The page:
In an advisory opinion, New York determined that a customer’s accessing form templates on a website is taxable as access to prewritten computer software. Prewritten computer software is included in New York’s definition of “tangible personal property” (N.Y. Dep’t of Tax. and Fin., Technical Memorandum TSB-A-13(22)S (7/25/13)). In this instance, customers accessed form templates online, filled them in with the necessary information, and either downloaded them to their computers or printed them. The ruling provides that although customers do not have the right to “alter, change, or control” the underlying code of the software itself, customers gain constructive possession of the software and the “right to use, control, or direct the use” of the software through the ability to alter the content by filling in the forms. The forms are not available without the right to access to the software.
In a Texas administrative hearing decision, an out-of-state vendor sold a software license to a taxpayer with users all across the country (Tex. Comptroller of Pub. Accts., Admin. Hearing Decision 44,040 (3/24/05)). The software was hosted on a server outside of Texas. The CD with the software was delivered to the taxpayer in Maryland, but the taxpayer had users accessing this software remotely in various states, including Texas. The software CD was never brought into Texas. The decision stated, however, that for purposes of Texas sales and use tax, the absence of the physical medium (the CD with the software) in the state was not in itself proof that taxable use did not occur in Texas. Specifically, the decision stated that software residing on an out-of-state server was used in Texas when a taxpayer “[brought] up the software on a computer in Texas.” The decision further stated that, for taxability purposes, the licensing of a software program was considered the equivalent of a lease or rental of tangible personal property and was, therefore, taxable.
A few states have updated their statutes and regulations to define SaaS and clarify its taxability. For instance, effective July 1, 2015, Tennessee updated its statutory definition of software making the sale of SaaS to Tennessee customers taxable (Tenn. H.B. 644 (2015)). Specifically, Tennessee now includes in the definition of a taxable use of computer software “the access and use of software that remains in possession of” the seller and is remotely accessed by a customer “for use in this state” (Tenn. Code §67-6-231(a)(2)).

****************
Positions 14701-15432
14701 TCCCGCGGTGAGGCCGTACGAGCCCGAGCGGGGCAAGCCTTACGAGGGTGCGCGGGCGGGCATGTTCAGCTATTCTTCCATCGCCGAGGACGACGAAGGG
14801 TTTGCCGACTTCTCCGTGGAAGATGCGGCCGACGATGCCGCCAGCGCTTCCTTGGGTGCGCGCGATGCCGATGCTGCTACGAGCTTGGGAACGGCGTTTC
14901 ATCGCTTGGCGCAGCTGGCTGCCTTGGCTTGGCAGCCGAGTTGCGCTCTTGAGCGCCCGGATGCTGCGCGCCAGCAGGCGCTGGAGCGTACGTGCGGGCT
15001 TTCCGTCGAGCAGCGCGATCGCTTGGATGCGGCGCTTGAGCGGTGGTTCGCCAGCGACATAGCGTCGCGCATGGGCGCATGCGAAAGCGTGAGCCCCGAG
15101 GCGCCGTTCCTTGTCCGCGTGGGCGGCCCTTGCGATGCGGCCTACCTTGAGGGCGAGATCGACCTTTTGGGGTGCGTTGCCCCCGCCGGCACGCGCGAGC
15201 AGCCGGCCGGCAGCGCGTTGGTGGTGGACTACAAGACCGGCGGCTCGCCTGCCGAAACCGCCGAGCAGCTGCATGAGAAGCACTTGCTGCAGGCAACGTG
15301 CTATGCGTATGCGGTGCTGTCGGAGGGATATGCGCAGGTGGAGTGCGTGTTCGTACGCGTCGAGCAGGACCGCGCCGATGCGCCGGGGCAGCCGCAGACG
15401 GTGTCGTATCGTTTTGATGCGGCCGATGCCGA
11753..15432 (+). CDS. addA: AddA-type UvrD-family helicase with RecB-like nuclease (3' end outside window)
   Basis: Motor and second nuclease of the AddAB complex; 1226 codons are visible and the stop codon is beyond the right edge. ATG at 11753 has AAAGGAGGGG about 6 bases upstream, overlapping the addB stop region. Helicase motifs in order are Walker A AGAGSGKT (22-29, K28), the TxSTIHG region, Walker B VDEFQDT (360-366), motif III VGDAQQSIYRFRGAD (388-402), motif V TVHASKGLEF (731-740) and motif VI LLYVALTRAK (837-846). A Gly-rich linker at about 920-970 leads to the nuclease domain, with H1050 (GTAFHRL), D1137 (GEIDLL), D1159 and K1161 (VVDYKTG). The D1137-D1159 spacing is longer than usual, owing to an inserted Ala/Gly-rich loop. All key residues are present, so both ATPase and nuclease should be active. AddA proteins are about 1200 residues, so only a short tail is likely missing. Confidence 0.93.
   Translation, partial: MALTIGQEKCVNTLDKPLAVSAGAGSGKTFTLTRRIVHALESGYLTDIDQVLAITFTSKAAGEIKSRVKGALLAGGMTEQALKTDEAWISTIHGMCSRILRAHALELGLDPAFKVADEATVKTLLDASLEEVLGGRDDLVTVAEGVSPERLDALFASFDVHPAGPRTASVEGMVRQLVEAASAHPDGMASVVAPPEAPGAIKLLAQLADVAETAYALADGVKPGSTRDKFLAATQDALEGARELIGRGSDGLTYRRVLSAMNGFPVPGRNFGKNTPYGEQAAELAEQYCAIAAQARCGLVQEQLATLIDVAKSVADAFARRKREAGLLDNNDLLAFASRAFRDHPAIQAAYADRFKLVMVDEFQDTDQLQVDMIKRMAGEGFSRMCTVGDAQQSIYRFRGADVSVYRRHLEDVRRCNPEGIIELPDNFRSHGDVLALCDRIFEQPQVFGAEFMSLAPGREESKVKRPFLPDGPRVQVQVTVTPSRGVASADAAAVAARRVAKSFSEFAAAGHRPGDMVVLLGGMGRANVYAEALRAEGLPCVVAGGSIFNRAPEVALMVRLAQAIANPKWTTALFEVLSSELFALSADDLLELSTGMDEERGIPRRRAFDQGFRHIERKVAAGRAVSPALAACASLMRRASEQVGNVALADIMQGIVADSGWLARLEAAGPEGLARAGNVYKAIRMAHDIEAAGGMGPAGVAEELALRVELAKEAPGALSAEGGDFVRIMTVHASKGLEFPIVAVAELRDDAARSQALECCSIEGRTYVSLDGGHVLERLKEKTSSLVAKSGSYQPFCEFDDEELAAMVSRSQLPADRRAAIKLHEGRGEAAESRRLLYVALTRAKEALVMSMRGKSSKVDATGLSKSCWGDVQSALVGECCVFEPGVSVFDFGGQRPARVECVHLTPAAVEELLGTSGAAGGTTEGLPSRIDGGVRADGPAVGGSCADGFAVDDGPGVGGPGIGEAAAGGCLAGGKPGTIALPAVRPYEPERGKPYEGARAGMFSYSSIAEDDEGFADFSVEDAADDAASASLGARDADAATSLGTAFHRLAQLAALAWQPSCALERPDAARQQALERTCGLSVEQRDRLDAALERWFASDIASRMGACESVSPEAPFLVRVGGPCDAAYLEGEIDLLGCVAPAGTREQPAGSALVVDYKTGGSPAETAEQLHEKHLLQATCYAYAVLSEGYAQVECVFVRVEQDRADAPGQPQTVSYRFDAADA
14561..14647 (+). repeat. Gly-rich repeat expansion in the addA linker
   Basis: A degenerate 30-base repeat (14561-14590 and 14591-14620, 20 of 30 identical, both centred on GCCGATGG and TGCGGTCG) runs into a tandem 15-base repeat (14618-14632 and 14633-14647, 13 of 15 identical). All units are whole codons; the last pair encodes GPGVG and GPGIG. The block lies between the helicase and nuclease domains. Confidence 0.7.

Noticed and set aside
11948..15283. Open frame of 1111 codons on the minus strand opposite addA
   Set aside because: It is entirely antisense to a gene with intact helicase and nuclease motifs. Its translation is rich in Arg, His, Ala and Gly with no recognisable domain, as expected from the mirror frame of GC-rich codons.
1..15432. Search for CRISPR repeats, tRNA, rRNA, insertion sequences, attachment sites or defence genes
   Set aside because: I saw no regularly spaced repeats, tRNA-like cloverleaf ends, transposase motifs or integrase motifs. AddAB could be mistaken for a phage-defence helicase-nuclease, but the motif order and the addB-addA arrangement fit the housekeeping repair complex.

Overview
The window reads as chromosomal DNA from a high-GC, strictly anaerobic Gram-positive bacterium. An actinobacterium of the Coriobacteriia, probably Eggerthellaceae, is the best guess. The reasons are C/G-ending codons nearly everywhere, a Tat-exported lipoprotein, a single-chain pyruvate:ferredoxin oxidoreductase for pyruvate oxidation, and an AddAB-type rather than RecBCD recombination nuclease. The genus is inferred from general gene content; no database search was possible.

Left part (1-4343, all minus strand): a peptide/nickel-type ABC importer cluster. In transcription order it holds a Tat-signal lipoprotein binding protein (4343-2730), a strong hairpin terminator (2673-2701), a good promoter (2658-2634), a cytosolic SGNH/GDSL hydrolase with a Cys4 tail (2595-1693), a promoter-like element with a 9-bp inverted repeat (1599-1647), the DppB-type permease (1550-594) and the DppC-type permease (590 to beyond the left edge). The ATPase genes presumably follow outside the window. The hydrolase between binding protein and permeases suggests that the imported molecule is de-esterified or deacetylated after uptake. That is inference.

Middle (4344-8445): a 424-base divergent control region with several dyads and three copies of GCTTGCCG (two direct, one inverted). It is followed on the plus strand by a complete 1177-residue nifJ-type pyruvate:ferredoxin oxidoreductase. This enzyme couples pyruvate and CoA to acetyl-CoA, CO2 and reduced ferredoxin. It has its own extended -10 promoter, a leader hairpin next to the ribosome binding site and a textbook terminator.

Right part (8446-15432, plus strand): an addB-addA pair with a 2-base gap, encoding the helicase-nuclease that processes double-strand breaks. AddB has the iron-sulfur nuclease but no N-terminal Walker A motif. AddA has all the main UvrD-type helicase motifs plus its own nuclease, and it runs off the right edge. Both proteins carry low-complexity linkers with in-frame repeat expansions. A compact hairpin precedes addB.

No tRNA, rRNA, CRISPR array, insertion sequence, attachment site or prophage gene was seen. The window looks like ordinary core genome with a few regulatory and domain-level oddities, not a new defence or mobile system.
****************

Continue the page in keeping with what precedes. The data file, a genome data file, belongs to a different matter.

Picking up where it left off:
Taxation of IaaS and PaaS
In contrast to SaaS, very few states have addressed the taxability of IaaS and PaaS. In a 2014 ruling, Tennessee determined that IaaS was not taxable because there was no transfer of tangible personal property and IaaS is not otherwise enumerated as a service in Tennessee (Tenn. Dep’t of Rev., Rev. Rul. 14-14 (12/1/14)). Following the same logic, South Carolina concluded that a sale of computing power delivered over the cloud as well as cloud storage services were nontaxable services because they were not communications services and no tangible personal property was sold otherwise (S.C. Dep’t of Rev., Private Letter Ruling 14-2 (8/26/14)). In a 2014 information guide, Nebraska specifically addressed SaaS, PaaS, and IaaS as nontaxable cloud computing services (Neb. Dep’t of Rev., Information Guide: Nebraska Sales and Use Tax Guide for Computer Software (rev. 1/21/14)).
In Connecticut, the sale of PaaS, IaaS, and SaaS are generally taxable as “computer and data processing services.” The state broadly includes computer and data processing services in the definition of taxable services and specifically includes time, programming, code writing, etc., as examples of computer and data processing services (Conn. Gen. Stat. §12-407(a)(37)(A)). However, computer and data processing services enjoy a favorable sales tax rate of 1% (Conn. Gen. Stat. §12-408(1)(D)(i)).
Taxpayers should continue watching developments in the states where they operate for the updates regarding the taxability of cloud offerings. With more and more traditionally tangible offerings moving to a hosted delivery model, states are likely to continue issuing additional guidance on the taxability of such offerings.
Alesia Lewis is a state and local tax manager at PwC.